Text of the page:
Princeton Hikes! Schedule

A series of Hikes through Princeton and surrounding towns

The Open Space Committee is leading a series of hikes in the trails around Princeton. our objectives are to showcase Princeton Hiking Trails, foster a community hiking group, and provide a safe way to explore Princeton and surrounding towns.

Current fixed plans for guided hikes are:

  • Saturday April 13th at 9AM: Barre Falls Prison Camp Hike: Hike from Barre Falls out the Midstate Trail to the old Prison Camp and return via gravel roads over the East and West branches of the Ware River. 6.5 miles, Moderate.
  • Wednesday April 17th at 10AM: Red Fox Farm. Hike through PLT Red Fox property out to Mason Fields and back via the Red Fox Loop trail. 3 Miles, Easy-Moderate. 
  • Saturday April 27th at 9AM: Mt. Wachusett East Side / Wildflowers: Hike up to High Meadow, then to the summit, returning on Old Indian, Up Road, and Bicentennial Trails. 4.5 Miles, moderate-difficult.
  • Saturday May 11th at 9am: Wachusett Meadow North. A 4 mile easy-moderate hike up to Thompson Road, then back by the Glacier Boulder and around Brown Hill. 
  • Wednesday May 15th at 10am: PLT Hike from Krashes Field to the Beaver Pond and back. 3 Mile easy-moderate hike.
  • Saturday May 25th at 9AM: Hike the west side of the Wachusett Reservoir, out to Sholan Point and over gravel roads. 4-miles, moderate hike.

To register for these hikes, or to join the Hikes mailing list, and get early information about each hike, write to

Also note: We have separated the longer hikes that are outside of the Princeton area (for example White Mountain hikes, Wapack Trail, etc) and are now managing those off a separate project that is not associated with the town of Princeton. Write to if you would like to join that group.

Contact: Email or Call Rick at 978-660-8664. Follow Facebook "Trail Around Princeton" site.


At Leominster State Forest in September 2023.. We hiked up the White Oak Trail and then down Berry Hill and Boardwalk before finishing in the Paradise Pond area.

A little more info about Princeton Hikes

The Princeton Hikes! Program

The Princeton Hikes! program was established by the OSC to provide opportunities for guided group hikes in and around Princeton. The hikes are open to all and both beginner and more difficult hikes are available.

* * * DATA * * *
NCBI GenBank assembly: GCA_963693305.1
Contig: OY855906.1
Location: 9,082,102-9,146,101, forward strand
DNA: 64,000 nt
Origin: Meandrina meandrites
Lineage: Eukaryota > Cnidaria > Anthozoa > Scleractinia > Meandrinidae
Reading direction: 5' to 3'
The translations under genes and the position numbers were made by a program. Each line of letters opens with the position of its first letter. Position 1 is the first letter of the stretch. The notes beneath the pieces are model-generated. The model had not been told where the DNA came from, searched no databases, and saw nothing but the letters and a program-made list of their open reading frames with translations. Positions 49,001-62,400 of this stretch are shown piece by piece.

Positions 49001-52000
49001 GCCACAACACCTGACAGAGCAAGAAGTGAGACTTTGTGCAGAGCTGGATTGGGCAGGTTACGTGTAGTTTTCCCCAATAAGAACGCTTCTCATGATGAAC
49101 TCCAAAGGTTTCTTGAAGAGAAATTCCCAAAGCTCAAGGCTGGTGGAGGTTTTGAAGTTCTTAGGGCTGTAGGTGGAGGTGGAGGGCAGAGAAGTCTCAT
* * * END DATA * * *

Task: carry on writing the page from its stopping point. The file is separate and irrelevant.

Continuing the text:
All of the hikes in this website have been taken by the Princeton Hikes! Group over the past several years. We hope that the website serves as a useful reference for hikers in the area. We encourage submission of new hike ideas and corrections…write to for information or suggestions.

Here are a few key points about our hiking program:

  • All are welcome. We hike at the rate of the slowest participant, but often the hikers split into smaller groups and then wait at intersections for people to catch up. We welcome hikers from all towns, though our 'marketing focus' is the town of Princeton.
  • Our normally scheduled hikes occur two Saturdays and one weekday per month, and are typically in Princeton or surrounding towns. Because a major goal of the program is to introduce people to local trails, we do not often go far afield from Princeton. There is a separate private group available in town for more 'adventurous hikes' to places like Watatic, Monadnock, and the White Mountains.
  • We hike year-round. In the winter we may require certain footwear, such as microspikes (often!), snowshoes, or cross country skis. Some of our winter hikes are likely to change just before the date to take advantage of snow conditions.
  • Dogs are allowed for hikes where the landowner allows them. Some areas, such as  Audubon Sanctuaries and DCR Wetland properties, do not allow dogs. In general we ask that dogs are constrained by a short leash; however, this requirement is relaxed if dog behavior permits! Please contact us if you are considering bringing your dog along!

Trails Around Princeton (TAP) Program

Trails Around Princeton (TAP) is an ongoing project of the Open Space Committee that seeks to proactively develop, document, and improve the existing network of trails and their connections to one another.

Difficulty Ratings

  • Difficult: The most difficult hike is the  climb of Mt. Wachusett from the North. This hike involves about 1000 feet of elevation gain, with rocky trails and five miles or more of distance.
  • Moderate: Moderate generally means the elevation gain is roughly half the elevation of Mt. Wachusett (300-500 feet), with perhaps less distance or easier footpaths.
  • Easy: Generally under three miles and under 300 feet of elevation gain, with pretty smooth pathways.